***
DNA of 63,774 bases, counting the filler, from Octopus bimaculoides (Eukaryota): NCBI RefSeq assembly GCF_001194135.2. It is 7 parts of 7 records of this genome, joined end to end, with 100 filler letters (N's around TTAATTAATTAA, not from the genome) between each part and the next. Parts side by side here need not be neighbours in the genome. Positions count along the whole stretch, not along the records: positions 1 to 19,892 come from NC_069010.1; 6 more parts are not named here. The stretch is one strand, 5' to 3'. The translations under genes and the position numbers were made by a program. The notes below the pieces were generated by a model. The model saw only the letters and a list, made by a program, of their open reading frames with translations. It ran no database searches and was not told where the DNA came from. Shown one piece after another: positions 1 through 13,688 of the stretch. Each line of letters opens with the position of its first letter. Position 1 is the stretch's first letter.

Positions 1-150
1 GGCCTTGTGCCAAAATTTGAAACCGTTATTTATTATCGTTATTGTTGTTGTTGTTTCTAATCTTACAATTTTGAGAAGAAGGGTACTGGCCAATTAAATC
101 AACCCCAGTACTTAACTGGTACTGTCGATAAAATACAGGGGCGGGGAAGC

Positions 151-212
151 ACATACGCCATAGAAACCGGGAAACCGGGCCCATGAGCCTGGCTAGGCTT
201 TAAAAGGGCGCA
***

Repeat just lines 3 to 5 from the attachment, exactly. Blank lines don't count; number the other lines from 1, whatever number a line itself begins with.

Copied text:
1 GGCCTTGTGCCAAAATTTGAAACCGTTATTTATTATCGTTATTGTTGTTGTTGTTTCTAATCTTACAATTTTGAGAAGAAGGGTACTGGCCAATTAAATC
101 AACCCCAGTACTTAACTGGTACTGTCGATAAAATACAGGGGCGGGGAAGC

Positions 151-212